Movie Film Production On Board Steamships - 1921
One of the late developments in transatlantic passenger traffic is the extensive use made of great liners for the production of movie films. Of course, only large film companies can afford to send their leading men and women on board liners the day of sailing.
Still the time has gone by when, in order to film a scene on a transatlantic liner, a rickety river steamboat would be fitted up with cardboard props and much painted canvas and towed to some recondite part of Long Island Sound. There invariably the villain would blow up the vessel by lighting a match, while amidst a terrific cloud of smoke produced by chemicals released ad hoc, the heroine would recklessly plunge at least six inches into a waiting boat, where he ubiquitous lover was waiting to receive her, dressed as if for a parade of the Siamese Navy.
Nowadays, a whole company is sent on board the ship and picture are taken as the voyage to Europe begins. While all the characters are supplied by the film company, the steamship companies will oblige with their personnel who naturally do not object to the few dollars that can be earned in this guise.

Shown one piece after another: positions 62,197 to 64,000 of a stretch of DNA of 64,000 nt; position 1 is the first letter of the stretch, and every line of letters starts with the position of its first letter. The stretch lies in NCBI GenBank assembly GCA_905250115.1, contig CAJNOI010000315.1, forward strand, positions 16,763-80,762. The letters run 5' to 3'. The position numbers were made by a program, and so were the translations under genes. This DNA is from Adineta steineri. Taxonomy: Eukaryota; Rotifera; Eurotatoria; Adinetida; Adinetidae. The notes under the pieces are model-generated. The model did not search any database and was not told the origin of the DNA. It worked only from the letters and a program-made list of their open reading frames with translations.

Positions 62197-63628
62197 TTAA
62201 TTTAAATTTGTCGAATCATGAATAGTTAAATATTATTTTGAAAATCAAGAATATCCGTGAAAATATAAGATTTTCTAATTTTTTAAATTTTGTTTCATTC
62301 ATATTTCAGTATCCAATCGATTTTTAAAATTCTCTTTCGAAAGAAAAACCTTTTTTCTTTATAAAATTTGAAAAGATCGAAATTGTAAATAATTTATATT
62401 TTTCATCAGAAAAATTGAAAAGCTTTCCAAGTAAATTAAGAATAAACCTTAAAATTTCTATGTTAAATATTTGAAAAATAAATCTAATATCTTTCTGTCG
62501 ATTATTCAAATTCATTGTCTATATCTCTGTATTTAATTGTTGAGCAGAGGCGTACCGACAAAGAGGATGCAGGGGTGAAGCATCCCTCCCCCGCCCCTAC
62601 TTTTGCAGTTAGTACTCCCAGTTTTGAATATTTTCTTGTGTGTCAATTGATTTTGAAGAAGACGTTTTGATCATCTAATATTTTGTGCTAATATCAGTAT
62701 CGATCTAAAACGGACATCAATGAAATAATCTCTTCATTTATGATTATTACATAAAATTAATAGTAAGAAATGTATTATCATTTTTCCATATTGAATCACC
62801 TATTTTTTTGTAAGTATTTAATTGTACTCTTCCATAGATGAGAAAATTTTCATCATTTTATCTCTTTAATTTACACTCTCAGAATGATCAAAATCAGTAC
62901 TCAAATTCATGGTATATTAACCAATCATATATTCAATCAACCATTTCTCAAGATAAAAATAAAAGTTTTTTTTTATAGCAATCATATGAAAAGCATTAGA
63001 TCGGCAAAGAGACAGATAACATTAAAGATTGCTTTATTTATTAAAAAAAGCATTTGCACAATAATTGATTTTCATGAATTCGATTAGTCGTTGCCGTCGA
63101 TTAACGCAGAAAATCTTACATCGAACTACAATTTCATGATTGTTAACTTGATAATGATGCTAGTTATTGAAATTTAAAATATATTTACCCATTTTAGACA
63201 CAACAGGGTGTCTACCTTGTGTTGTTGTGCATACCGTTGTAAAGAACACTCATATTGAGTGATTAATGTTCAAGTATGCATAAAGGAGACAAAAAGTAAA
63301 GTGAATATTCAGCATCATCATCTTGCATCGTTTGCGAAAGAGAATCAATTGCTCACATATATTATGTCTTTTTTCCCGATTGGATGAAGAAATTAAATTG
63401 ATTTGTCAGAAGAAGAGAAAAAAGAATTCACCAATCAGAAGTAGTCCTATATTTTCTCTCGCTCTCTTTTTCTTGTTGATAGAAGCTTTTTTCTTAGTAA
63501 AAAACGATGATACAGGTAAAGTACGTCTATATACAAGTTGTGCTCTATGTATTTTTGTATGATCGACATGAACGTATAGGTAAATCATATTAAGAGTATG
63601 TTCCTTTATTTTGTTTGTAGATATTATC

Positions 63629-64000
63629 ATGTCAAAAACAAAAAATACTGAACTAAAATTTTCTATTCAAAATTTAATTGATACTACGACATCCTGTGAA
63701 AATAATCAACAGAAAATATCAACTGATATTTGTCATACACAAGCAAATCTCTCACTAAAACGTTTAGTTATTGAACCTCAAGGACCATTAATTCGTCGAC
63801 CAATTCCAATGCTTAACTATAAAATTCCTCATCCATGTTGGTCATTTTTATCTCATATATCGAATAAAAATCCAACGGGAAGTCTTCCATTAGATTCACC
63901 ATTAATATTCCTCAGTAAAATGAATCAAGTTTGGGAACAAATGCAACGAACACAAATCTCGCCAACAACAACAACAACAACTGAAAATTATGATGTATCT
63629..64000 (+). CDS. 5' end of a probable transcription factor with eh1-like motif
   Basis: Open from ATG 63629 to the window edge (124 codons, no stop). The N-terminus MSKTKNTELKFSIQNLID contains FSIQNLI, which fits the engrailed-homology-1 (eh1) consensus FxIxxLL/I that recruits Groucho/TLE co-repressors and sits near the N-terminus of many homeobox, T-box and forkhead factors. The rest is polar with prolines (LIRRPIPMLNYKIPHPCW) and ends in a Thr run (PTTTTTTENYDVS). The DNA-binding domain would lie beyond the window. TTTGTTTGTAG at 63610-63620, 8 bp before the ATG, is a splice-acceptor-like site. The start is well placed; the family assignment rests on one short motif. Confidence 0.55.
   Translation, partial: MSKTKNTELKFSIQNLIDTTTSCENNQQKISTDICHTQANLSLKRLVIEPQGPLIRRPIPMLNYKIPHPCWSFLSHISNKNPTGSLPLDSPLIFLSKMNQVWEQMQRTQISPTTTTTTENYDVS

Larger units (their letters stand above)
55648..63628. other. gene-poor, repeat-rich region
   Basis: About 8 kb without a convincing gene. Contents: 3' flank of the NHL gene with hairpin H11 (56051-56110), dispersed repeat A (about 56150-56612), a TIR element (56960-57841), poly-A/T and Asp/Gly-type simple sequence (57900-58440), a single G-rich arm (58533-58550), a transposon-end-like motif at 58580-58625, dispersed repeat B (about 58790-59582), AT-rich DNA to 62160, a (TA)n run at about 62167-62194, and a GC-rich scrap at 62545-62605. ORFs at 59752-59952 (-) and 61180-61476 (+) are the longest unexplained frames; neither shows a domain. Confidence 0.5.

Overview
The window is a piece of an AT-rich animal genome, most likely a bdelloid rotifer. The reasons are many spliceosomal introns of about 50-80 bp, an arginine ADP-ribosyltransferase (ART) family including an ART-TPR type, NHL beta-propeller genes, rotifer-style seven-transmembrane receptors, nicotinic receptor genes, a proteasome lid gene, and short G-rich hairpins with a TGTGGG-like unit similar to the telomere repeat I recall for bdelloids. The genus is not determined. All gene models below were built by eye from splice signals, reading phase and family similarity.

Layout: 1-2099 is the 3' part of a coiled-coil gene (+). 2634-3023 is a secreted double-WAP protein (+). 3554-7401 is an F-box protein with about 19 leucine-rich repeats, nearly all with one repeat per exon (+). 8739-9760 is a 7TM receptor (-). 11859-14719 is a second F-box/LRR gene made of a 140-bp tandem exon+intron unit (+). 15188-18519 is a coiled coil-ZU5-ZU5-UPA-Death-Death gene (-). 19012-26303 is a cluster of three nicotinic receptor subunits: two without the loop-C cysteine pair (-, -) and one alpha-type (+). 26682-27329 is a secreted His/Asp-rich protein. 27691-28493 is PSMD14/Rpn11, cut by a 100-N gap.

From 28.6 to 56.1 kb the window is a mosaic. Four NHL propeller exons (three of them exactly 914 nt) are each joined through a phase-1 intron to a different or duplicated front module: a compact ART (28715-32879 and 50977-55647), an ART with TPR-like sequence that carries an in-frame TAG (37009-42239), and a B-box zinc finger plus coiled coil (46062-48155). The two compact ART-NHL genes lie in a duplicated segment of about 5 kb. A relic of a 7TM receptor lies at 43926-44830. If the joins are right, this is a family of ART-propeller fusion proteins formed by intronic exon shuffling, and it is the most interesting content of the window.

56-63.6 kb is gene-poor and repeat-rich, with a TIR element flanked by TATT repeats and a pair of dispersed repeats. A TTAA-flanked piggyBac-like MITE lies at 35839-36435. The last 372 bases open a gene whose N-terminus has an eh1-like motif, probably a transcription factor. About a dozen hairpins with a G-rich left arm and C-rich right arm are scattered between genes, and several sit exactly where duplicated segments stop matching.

Leading Cunard liners have lately been largely patronized for such purpose. Thus, Eugene O'Brien made part of "The Wonderful Chance" on the Caronia; Norma Talmadge filmed scenes for "The Branded Woman" on the Berengaria (ex Imperator); Constance Talmadge made part of "A Woman's Place" on the Mauretania; Tom More "shot" scenes for his "Made In Heaven" on the Coronia, and Marguerite Clark finished "Scrambled Wives" on the Aquitania.
Source: "Nauticus": A Journal of Shipping, May 21, 1921, Volume 12, Page 13